Diabetic kidney disease (DKD) patients have an increased cardiovascular (CV) risk in addition to their increased risk of progression to end-stage renal disease. Recognizing that the FDA and other regulatory agencies have great interest in both the CV and renal safety and efficacy of compounds under development, pharmaceutical companies should consider inclusion of an appropriate approach to adjudication of potential CV events early in the course of planning for development of drugs to treat DKD.
Adapting current regulatory perspectives
From the regulatory perspective, there is a lot of emphasis focused on looking at both CV and renal risks during the development of type 2 diabetes treatments.1 However, no specific guidance exists for clinically-evident endpoints in DKD. Continue reading
Identification of new medicines for kidney disease remains an ongoing challenge in drug development. This challenge includes establishing new biochemical measurements (biomarkers) which can sensitively and accurately reflect the status of renal health and any associated changes in renal function. Sponsors are exploring many options to improve the application of biomarkers in preclinical use in order to better inform early phase safety studies and downstream clinical trials.
Katherine Landschulz, PhD, associate director of the translational biomarker solutions laboratory, and veterinarian pathologist Laura Boone, DVM, PhD, recently shared their experiences working on renal disease studies at Covance. They discussed their insights on how biomarkers are being used in preclinical studies to predict safety and advance translational medicine in drug development.
Of the 422 million people in the world with type 1 and 2 diabetes, 20-30% will develop diabetic nephropathy, also called diabetic kidney disease (DKD) – the leading cause of renal failure in the western world1.
From the perspective of drug developers, testing new therapies to prevent, treat or reverse this serious complication relies on biomarkers for timely and accurate patient identification and efficacy or safety monitoring.
Jennifer Ennis, MD, medical director at LabCorp and D. Walt Chandler, PhD, executive director at LabCorp, recently shared their thoughts on today’s biomarkers to detect and monitor DKD.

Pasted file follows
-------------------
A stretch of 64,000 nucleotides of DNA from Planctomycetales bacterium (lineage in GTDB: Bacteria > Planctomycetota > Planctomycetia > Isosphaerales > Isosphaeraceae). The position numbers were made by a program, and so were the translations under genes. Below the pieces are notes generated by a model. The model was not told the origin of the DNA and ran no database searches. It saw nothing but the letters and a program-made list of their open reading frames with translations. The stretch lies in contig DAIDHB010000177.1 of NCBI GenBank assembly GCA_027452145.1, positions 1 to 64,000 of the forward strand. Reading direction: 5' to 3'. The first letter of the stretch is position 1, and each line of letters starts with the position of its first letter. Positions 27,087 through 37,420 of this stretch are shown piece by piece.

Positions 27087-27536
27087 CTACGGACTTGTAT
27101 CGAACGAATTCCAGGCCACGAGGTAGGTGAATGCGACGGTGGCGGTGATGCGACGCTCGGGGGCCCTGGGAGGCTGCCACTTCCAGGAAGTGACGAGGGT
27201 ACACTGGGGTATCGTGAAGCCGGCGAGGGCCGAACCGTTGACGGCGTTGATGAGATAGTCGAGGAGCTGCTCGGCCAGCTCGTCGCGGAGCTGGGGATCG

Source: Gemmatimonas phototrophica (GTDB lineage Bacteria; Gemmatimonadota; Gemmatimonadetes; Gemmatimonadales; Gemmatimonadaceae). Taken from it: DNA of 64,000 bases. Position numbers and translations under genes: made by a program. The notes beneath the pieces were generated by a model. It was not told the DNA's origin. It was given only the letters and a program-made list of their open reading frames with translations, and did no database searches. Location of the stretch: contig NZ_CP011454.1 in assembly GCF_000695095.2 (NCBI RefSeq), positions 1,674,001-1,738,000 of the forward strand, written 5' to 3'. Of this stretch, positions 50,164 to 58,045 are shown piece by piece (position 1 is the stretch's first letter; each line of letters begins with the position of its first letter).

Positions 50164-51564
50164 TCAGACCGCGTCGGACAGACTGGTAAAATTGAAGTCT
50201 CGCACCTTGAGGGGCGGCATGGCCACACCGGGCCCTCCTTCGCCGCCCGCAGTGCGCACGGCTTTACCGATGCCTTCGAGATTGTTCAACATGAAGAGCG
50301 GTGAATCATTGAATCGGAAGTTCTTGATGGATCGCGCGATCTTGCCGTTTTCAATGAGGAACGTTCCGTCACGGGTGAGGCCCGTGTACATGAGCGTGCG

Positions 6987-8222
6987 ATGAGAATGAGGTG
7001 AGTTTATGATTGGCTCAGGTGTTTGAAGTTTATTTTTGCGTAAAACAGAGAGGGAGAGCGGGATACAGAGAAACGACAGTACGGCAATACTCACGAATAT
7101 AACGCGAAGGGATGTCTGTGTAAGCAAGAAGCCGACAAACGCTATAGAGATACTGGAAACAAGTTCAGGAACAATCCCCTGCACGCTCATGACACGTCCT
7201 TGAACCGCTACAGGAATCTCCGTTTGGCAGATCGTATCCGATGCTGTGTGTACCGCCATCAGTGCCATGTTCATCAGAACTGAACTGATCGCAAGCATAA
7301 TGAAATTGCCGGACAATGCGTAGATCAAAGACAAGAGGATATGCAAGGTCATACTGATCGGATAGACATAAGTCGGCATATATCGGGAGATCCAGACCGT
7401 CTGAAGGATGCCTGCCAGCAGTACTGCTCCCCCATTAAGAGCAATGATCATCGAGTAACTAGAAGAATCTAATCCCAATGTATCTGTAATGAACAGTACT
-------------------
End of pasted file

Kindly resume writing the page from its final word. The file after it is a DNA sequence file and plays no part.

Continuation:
As the diabetic epidemic grows, so does the prevalence of diabetic kidney disease (DKD), a frequent complication of both type 1 and 2 diabetes. Diabetic nephropathy is the leading cause of end-stage renal disease, and despite its global health burden and increased prevalence, no specific regulatory guidelines exist for developing drugs for diabetic renal disease.
Practicing physicians frequently obtain laboratory assessments of kidney function in their routine management of patients with diabetes. Two tests that are commonly performed are the estimated glomerular filtration rate (eGFR) and the urinary albumin to creatinine ratio (ACR). Results of these tests are often used to determine patient eligibility for clinical trials of drugs to treat patients with diabetic kidney disease (DKD).
One challenge that drug developers and clinical trialists face is in choosing eGFR and ACR criteria that support the aims of the clinical study—without hindering recruitment.
To address this issue, researchers at Covance and LabCorp queried a LabCorp database of 329,841 diabetic patients to analyze real-world data. They wanted to understand the distribution of eGFR and ACR values among diabetic patients in the United States and assess how these laboratory parameters predicted renal disease progression.
Pharmacokinetic (PK) data guide the safe and effective management of a drug treatment; however, with diabetic patients, PK studies can be especially challenging. Varying degrees of kidney disease in patients can affect the PK characteristics of the drug and the reliability of the study results.
From screening patients to determining doses, testing a drug for diabetic patients involves several important considerations.
The importance of early work
Even before a drug reaches the clinical stages, early work can help set the stage. Preclinical research is very important in identifying agents with activity in the diabetic spectrum, while studies in early toxicology provide valuable direction as to whether the risks are acceptable in the diabetic population.
Given that most diabetic drugs affect the kidneys, performing an early renal study on a model can determine if the drug has a future in the diabetic space and may help guide earlier go/no-go decisions ‒ before allocating additional resources to the efforts. Continue reading